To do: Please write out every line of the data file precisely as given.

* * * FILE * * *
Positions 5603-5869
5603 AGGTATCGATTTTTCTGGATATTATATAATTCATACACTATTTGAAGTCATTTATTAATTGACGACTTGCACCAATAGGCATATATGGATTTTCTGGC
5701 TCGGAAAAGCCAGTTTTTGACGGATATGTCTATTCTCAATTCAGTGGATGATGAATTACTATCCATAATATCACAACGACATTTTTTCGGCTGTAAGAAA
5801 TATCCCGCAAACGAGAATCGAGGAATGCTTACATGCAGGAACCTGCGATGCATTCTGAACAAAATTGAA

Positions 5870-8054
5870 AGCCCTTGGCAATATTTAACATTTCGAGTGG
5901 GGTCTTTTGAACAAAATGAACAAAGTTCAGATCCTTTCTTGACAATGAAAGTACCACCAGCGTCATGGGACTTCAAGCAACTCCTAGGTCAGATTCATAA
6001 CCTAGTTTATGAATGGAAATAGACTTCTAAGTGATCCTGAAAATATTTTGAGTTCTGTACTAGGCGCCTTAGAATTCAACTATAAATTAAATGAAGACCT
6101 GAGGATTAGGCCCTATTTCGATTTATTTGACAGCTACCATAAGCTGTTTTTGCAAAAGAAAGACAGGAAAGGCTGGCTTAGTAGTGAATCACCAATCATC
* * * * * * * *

Positions 5603-5869
5603 AGGTATCGATTTTTCTGGATATTATATAATTCATACACTATTTGAAGTCATTTATTAATTGACGACTTGCACCAATAGGCATATATGGATTTTCTGGC
5701 TCGGAAAAGCCAGTTTTTGACGGATATGTCTATTCTCAATTCAGTGGATGATGAATTACTATCCATAATATCACAACGACATTTTTTCGGCTGTAAGAAA
5801 TATCCCGCAAACGAGAATCGAGGAATGCTTACATGCAGGAACCTGCGATGCATTCTGAACAAAATTGAA

Positions 5870-8054
5870 AGCCCTTGGCAATATTTAACATTTCGAGTGG
5901 GGTCTTTTGAACAAAATGAACAAAGTTCAGATCCTTTCTTGACAATGAAAGTACCACCAGCGTCATGGGACTTCAAGCAACTCCTAGGTCAGATTCATAA
6001 CCTAGTTTATGAATGGAAATAGACTTCTAAGTGATCCTGAAAATATTTTGAGTTCTGTACTAGGCGCCTTAGAATTCAACTATAAATTAAATGAAGACCT
6101 GAGGATTAGGCCCTATTTCGATTTATTTGACAGCTACCATAAGCTGTTTTTGCAAAAGAAAGACAGGAAAGGCTGGCTTAGTAGTGAATCACCAATCATC